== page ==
Residents living in temporary homes on temporary sites rate them much higher than tents or emergency shelters.
While news of yet another collection of ‘tiny homes’ is becoming more commonplace in North America, they are by no means a standard method of community commitment to housing for the homeless.
There would appear to be a set of criteria that must be in place before a community can build tiny homes for the homeless and evaluate their success. Some form of official or charitable responsibility must be acknowledged to pursue a basic human right to adequate housing.
Unfortunately, a hefty majority of North American communities are still trapped in homelessness peek-a-boo mode. Do you see a collection of homeless people? Put your hands over your eyes (a.k.a. ‘sweep’ the that tent encampment out of sight). Now they’re gone! Wasn’t that easy? Oops, there they are again. And again. Peek-a-boo.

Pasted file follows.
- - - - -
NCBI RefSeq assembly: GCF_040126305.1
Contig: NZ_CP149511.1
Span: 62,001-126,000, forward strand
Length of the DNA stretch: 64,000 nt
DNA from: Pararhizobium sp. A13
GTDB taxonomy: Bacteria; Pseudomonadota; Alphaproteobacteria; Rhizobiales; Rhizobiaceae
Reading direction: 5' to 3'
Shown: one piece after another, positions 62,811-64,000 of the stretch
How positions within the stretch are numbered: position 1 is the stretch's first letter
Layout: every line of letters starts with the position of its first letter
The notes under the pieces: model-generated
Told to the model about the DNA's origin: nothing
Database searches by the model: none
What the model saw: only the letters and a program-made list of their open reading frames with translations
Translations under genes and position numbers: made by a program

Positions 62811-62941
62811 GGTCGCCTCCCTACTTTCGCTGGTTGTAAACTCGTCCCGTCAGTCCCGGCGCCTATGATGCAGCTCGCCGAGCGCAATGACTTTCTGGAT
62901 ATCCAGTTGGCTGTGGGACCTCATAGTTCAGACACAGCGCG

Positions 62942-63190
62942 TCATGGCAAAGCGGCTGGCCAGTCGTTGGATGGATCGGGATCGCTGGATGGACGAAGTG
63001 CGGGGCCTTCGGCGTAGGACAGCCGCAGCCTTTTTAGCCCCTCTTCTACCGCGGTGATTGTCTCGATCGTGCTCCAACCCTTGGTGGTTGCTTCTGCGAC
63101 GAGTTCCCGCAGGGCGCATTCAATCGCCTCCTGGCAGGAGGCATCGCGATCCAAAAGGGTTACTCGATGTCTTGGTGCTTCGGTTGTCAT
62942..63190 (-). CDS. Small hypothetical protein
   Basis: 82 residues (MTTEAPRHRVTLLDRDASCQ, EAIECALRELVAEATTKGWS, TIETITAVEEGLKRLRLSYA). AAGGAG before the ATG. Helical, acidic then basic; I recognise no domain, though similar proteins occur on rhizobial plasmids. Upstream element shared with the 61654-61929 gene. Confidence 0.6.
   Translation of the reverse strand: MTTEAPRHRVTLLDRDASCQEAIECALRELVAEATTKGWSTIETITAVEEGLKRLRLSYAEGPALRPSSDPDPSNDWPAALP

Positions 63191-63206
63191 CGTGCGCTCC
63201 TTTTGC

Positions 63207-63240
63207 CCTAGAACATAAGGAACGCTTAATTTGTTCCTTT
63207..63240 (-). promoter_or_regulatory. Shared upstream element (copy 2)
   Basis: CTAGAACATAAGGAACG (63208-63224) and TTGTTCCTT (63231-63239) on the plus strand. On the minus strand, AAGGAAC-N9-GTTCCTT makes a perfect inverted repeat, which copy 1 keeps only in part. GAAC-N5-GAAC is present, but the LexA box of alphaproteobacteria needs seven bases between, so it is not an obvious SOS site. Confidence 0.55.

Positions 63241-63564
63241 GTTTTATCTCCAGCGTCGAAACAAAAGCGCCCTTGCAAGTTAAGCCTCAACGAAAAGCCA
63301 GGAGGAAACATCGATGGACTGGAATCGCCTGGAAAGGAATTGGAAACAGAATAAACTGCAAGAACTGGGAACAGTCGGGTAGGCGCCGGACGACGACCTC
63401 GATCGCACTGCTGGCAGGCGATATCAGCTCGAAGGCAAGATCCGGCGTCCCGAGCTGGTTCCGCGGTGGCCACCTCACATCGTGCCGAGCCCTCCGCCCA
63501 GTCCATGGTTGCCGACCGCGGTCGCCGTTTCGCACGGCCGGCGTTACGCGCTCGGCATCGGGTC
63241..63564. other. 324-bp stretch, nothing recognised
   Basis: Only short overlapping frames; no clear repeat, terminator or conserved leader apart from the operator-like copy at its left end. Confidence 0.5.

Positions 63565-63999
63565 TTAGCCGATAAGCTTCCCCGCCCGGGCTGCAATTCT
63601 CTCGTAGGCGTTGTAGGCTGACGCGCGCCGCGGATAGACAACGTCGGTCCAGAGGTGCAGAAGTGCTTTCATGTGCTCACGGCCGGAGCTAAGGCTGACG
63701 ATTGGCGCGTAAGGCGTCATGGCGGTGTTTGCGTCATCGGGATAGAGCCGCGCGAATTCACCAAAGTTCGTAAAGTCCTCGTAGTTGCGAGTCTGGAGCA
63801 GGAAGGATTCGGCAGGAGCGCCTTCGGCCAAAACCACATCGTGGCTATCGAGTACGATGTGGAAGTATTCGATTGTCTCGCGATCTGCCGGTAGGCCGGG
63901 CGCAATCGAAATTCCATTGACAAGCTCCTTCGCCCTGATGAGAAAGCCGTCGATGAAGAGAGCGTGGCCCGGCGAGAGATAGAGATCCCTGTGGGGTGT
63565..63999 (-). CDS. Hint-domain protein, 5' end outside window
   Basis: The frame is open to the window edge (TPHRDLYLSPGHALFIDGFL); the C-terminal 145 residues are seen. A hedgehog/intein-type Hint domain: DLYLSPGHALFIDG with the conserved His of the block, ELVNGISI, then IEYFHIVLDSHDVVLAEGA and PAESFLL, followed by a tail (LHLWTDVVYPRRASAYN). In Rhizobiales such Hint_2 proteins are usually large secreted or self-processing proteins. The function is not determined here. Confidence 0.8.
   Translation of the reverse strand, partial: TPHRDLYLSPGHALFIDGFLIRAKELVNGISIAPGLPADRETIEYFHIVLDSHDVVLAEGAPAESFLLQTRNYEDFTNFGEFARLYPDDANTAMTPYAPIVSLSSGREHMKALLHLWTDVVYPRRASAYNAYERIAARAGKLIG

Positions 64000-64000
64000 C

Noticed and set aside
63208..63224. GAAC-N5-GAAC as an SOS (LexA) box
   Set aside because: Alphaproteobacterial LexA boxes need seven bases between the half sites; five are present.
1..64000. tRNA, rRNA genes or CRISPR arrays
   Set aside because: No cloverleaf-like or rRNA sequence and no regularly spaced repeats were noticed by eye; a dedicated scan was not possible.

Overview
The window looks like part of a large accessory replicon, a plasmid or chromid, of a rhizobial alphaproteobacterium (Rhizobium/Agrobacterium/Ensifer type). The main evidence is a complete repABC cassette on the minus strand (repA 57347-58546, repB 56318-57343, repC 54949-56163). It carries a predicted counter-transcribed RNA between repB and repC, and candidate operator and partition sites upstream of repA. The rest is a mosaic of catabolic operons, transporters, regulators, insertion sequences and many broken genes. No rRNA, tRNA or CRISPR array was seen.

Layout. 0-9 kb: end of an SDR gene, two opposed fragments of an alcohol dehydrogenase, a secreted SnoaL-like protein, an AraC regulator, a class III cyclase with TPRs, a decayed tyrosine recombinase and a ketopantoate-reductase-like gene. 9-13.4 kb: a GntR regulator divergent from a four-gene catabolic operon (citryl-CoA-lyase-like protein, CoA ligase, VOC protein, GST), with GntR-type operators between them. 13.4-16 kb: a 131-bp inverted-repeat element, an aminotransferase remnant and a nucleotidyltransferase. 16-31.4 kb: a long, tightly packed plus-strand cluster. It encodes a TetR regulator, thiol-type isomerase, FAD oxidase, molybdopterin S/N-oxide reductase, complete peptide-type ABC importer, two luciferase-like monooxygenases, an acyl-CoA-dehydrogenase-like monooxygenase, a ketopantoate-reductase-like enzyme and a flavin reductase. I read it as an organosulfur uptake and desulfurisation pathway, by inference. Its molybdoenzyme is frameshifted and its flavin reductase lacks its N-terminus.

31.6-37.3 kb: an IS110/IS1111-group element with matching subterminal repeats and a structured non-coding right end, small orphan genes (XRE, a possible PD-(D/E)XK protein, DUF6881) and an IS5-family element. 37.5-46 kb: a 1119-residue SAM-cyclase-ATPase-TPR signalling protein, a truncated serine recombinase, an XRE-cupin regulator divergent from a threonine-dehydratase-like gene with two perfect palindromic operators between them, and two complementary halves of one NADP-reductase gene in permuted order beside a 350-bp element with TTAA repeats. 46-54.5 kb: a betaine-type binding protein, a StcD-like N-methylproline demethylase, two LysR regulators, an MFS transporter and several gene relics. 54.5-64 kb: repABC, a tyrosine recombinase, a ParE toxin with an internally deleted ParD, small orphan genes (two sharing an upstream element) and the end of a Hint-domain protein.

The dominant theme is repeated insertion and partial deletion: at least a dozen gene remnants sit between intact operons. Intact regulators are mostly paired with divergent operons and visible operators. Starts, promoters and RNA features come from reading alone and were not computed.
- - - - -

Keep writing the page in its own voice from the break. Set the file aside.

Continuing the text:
It is necessary for a community to recognize that the ultimate fix for homelessness is housing, not harassment, in order to take possible advantage of tiny home construction.
By and large, the intent of communities constructing tiny home solutions is to use them as temporary, ‘transitional’ housing — a stepping stone to later permanent shelter.
Elsewhere in the world, particularly in dense free-enterprise driven cities, ‘tiny homes’ of one kind or another, are now being offered as permanent solutions.
The closest thing to permanent ‘tiny homes’ in North America has been the trailer park. These have been rapidly disappearing as investment firms with deep pockets find more profitable uses for trailer park land. Older adults wanting to downsize offer more attractive profits than can be earned from traditional trailer park residents.
As an answer to homelessness, however, the impact and effectiveness of tiny homes are yet to be studied in detail. Nevertheless, surveys of tiny home transitional housing, together with its effectiveness, are becoming available. Here’s one that looks at several transitional tiny home communities in the province of Ontario. Read more at tvoTODAY: ‘A place they know they’re welcome’: Are tiny shelters an answer for homelessness?